3. Select elems >> all.
4. Click delete entity.
5. Return to the automesh panel.

Step 4: Mesh the surface having three fixed points interior to its surface.
You should still be in the automesh panel, size and bias sub-panel.
1. Leave all options in the menu panel as they are.
2. Click mesh to enter the meshing module.
3. Preview the mesh generated.

Step 5: Fill only the surface being meshed to the graphics area.
1. File the surface to the graphics area in one of the following ways.
• On the density sub-panel, click f.
• Click local view to fill.

Step 6: From the graphics area, specify a new element density along surface
edges.
1. From the density sub-panel, click the selector, adjust : edge to make it active.
2. From the graphics area, left -click on an edge’s element density number to increase it by one.
3. Right -click on an edge’s number to decrease it by one.
4. Click and hold the mouse pointer on an edge’s number and drag the mouse up or down to
increase or decrease the number.
5. Click mesh to update the preview mesh based on the change.
Rather than click mesh, you can middle mouse click in the graphics area to update the preview
mesh.

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Step 7: From the menu panel, specify a new element density along surface
edges.
1. From the density sub-panel, for element density specify 10.
2. Activate the selector set : edge.
3. Click on an edge’s number to change its value to 10.
4. Update the mesh to preview the change.
5. Change all edge densities to 10 by clicking set all to.
6. Click mesh to preview the change.

Step 8: From the menu panel, specify a new element size to adjust element
densities along surface edges.
You should still be in the density sub-panel.
1. For elem size, specify 7.
2. Make active the selector calculate: edge.
3. Click on an edge’s number to calculate it based on an element size of 7.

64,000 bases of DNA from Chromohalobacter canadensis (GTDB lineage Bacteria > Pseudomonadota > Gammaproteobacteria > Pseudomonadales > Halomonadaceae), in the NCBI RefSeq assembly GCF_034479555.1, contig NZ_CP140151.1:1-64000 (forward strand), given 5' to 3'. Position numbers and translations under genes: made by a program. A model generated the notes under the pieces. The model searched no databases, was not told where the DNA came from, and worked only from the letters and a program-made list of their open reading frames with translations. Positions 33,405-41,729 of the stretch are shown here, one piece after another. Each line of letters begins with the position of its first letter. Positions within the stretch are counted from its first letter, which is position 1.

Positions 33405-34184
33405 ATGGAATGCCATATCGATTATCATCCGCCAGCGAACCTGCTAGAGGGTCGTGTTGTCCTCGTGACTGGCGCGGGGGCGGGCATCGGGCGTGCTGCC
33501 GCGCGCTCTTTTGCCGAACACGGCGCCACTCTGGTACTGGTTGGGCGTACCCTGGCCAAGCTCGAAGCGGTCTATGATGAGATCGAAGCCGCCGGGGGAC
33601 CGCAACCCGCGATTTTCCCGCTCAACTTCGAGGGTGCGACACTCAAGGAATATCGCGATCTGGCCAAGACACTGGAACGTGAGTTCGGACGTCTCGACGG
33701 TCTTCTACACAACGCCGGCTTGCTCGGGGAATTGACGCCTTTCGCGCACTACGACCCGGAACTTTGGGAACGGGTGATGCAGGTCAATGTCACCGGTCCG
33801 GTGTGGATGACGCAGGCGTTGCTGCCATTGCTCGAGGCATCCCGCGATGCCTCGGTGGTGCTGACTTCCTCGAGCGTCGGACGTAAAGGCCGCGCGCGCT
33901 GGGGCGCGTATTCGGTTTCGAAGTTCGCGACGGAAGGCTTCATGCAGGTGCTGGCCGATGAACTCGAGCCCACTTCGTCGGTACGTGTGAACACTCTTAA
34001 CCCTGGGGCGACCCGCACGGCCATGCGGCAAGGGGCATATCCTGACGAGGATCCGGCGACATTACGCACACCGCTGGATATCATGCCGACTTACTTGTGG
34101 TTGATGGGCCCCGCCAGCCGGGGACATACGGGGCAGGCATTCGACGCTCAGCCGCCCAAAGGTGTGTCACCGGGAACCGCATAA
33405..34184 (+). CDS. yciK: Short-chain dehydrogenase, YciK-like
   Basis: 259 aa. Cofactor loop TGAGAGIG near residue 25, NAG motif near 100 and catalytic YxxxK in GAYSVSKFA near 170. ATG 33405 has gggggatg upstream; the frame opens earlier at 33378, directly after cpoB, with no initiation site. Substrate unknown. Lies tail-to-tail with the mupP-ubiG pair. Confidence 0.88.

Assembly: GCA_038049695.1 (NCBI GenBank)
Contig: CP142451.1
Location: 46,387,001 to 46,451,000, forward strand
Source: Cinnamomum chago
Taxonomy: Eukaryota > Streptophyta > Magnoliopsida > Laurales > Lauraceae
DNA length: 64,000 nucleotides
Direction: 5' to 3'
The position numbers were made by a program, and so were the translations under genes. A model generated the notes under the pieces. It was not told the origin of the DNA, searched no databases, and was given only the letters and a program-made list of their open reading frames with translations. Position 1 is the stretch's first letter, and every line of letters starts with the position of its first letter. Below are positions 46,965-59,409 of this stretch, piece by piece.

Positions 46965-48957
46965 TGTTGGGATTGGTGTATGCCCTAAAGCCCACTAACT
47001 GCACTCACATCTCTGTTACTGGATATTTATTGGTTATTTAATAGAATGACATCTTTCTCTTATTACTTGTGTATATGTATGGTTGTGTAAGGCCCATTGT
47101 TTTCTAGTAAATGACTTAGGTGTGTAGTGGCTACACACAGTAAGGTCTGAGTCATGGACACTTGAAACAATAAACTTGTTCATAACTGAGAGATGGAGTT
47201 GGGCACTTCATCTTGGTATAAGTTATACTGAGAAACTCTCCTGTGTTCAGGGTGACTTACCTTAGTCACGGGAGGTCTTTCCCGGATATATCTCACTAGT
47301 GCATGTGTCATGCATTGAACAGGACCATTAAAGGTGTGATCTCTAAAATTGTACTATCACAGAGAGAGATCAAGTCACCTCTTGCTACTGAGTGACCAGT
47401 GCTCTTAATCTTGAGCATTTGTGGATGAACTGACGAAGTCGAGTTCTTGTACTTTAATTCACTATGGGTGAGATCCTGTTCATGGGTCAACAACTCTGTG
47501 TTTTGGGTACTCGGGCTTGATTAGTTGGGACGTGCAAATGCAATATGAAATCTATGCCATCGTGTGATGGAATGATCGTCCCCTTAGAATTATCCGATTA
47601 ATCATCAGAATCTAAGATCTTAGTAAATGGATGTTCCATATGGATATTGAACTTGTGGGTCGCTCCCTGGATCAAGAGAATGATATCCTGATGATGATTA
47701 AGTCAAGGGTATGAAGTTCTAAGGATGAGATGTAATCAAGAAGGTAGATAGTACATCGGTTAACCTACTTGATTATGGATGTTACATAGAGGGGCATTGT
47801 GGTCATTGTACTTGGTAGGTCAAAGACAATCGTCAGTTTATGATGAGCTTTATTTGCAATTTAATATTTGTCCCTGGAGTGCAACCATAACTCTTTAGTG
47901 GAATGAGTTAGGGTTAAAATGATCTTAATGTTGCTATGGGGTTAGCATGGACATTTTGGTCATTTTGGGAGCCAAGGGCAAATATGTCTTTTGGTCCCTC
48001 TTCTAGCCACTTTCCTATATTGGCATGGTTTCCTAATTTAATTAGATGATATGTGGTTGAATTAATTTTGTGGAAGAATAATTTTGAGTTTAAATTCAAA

The new number is rounded up.
4. Click mesh to preview the change.
5. Click recalc all to base all edge densities on an element size of 7.
6. Click mesh to preview the change.

Step 9: Change all edge element densities to reflect the initial element size of
5.
1. For element size, specify 5.
2. Click recalc all.
3. Click mesh to preview the change.
4. Return to accept the mesh and go back to the size and bias sub-panel.

Step 10: Preview a mesh of the channel’s rib.


You should still be in the automesh panel, size and bias sub-panel.
1. With the surfs selector active, select the rib surface.
2. Leave all options in the menu panel set they are.
3. Click mesh to enter the meshing module.
4. Preview the mesh generated.
5. Click local view and select the rear view to display the rib’s surface in this position, filled to the
graphics area.

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Step 11: Check the quality of the rib’s preview mesh.
1. Go to the checks sub-panel.
2. Click aspect to identify all elements having an aspect ratio greater than 5.
3. Notice that no elements fail this check. In the header bar, the highest aspect ratio value reported
is 1.72.
4. For jacobian specify 0.8.
5. Click jacobian to identify all elements having a jacobian less than 0.8.
6. Notice that several elements fail this check and are outlined red. The header bar reports the